‘True Detective’: How Did Mahershala Ali Tackle Playing 70 Years Old?
Will Wayne Hays solve the case that’s plagued him for decades before his memory disappears due to Alzheimers?
That’s where we’re at in Sunday’s episode of HBO’s crime drama, True Detective, as, in 2015, a 70-year old Wayne (Mahershala Ali) seeks out his former partner, Roland West (Stephen Dorff), whose help he needs in the case that’s forever haunted them.
As the third season of the Nic Pizzolatto drama continues, the trio of timelines explored as Hays and West investigate the disappearance of a young girl and the murder of her brother are complex and fascinating as we see how much the case infiltrates their lives on a variety of planes. But will the elder Hays and West finally be able to solve this unsolved mystery?
To find out more about the current season and the process that Ali and Dorff went through with their makeup for the later timelines, TV Insider sat down with Ali recently in Los Angeles.
Obviously TV and film don’t really matter to you in the sense that it’s not one or the other because you’re doing great work on both fronts.
Mahershala Ali: Thank you. They do matter but I think it matters less now to the world sort of making branding judgements of people. I think that just in the culture, as long as you sort of oscillate between the mediums in a way that always embraces quality, then I think people will roll with you in jumping from stage to TV to film. And that’s a great thing because you don’t have to necessarily feel adverse to doing a medium or any resistance to doing TV or hopping on stage or what not. For me, it’s about the material being great.
How did you wrap your head around the three different timelines? Did you see Wayne as three different characters
I didn’t see it as three different characters, I just felt like I needed to be really clear on where I was starting the story and how time and experience impacts where Wayne is at for the entirety of the journey. Coming into it, he’s a few years out of Vietnam and what are the real world residuals of that? Especially in 1981, guys are not speaking about that and it’s a war that they were not embraced, all the effects of mentally and psychologically, spiritually from having participated in that and feeling like the war wasn’t supported. They came home to an absolute mess and didn’t get to be the heroes that their fathers were or their grandparents were because those guys always came home and were celebrated. They’re the first to be shunned from just doing their duty. I stepped into Wayne’s shoes with that and within that time, early on, you see that he’s discovered hope, he’s discovered love. It’s a feeling that is really alien to him.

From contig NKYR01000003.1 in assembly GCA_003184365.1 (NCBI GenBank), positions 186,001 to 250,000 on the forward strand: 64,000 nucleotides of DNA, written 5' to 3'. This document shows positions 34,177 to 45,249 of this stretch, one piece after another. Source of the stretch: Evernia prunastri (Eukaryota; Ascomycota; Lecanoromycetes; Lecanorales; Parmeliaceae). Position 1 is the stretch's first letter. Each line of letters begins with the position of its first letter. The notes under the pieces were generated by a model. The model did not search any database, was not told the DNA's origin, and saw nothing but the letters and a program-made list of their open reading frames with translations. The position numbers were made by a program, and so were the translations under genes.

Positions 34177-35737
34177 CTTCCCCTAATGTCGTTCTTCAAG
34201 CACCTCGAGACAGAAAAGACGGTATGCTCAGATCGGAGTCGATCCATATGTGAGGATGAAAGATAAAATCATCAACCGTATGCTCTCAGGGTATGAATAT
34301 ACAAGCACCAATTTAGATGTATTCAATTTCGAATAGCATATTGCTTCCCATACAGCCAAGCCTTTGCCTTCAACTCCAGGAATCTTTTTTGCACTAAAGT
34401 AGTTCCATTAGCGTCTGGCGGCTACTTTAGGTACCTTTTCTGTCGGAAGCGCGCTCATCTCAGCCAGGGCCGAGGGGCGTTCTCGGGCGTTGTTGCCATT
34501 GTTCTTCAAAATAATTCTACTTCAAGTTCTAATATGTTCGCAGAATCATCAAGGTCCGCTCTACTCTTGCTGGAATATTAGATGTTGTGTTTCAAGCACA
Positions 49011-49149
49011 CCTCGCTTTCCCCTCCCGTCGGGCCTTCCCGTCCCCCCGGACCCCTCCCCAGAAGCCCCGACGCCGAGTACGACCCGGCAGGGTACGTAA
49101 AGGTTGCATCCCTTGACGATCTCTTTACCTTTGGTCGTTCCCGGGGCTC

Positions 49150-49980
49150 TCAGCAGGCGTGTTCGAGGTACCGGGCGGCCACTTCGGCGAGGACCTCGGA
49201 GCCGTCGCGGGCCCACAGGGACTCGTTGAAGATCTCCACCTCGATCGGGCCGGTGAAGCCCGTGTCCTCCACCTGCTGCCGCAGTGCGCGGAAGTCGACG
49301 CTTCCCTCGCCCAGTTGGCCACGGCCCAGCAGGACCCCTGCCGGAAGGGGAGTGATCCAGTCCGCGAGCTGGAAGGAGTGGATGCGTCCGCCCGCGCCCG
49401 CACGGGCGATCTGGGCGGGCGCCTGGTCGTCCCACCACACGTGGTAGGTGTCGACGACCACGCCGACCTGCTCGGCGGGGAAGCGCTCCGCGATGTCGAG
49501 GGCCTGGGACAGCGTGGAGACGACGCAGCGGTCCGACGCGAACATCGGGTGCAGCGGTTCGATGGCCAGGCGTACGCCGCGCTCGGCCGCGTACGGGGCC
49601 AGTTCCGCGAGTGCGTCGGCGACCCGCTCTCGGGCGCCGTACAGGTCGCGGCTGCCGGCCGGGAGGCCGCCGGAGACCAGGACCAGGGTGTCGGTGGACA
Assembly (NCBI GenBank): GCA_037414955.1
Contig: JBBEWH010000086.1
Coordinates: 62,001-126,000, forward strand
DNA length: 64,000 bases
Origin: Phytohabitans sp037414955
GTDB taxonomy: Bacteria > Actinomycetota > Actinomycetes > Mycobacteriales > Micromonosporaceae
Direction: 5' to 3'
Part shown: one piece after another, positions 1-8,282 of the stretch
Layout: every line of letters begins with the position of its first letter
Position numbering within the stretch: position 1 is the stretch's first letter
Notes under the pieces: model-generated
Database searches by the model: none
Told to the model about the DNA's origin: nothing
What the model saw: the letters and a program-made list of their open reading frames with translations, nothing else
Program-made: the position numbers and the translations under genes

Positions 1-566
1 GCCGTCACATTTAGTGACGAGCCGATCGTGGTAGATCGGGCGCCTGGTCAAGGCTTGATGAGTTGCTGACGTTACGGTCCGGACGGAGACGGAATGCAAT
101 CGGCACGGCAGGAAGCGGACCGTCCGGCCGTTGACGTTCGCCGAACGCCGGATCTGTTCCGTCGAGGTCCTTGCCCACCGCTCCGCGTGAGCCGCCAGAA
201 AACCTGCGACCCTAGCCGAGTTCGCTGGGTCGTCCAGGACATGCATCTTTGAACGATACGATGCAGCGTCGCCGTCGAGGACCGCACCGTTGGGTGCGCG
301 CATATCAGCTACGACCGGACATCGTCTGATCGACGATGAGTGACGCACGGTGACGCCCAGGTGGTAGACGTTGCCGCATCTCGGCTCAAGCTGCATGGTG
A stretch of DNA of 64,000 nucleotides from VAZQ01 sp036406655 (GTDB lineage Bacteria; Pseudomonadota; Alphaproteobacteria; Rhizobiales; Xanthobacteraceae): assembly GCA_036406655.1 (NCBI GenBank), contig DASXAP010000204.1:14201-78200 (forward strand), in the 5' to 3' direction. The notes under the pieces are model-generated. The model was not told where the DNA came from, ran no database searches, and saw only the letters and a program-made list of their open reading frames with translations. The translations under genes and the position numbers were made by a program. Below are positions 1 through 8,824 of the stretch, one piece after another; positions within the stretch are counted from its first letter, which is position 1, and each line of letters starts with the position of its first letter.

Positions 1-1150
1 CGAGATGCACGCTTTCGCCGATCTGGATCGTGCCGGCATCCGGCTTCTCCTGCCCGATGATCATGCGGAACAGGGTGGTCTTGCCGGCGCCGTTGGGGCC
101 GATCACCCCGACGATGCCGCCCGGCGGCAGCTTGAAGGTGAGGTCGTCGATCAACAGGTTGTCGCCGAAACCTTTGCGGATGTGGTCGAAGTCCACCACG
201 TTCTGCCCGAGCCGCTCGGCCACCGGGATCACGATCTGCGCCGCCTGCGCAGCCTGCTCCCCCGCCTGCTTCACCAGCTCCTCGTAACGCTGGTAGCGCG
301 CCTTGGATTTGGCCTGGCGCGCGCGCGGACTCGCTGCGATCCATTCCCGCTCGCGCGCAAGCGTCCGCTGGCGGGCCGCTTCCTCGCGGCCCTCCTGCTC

Then you get 10 years of that and you jump to 1990, how does that change him? There’s some steps back in his life but I think that’s there’s some things that have somewhat blossomed and allowed him to change and be affected by having a partner. For me, I really keyed in on the jumps or the subtle shifts and differences between Wayne in 1980 and Wayne in 1990. I think it’s a given that there’s these obvious tools that I get to lean on in 2015 in trying to really capture someone who’s lived a full life with my voice and the body and the makeup does its work as well. I could lean on several things later on to sort of help me, my walk is very different by that time.
Watching the series, we bounce between the time lines. How did you shoot?
The best we were able to do was stay in 1980 for about — I’m guessing here — for three weeks of shooting and then we had to start incorporating 1990. We were jumping back and forth between ’80 and ’90 and then we had to finally start bringing in 2015 because we were getting so far down the road on the schedule.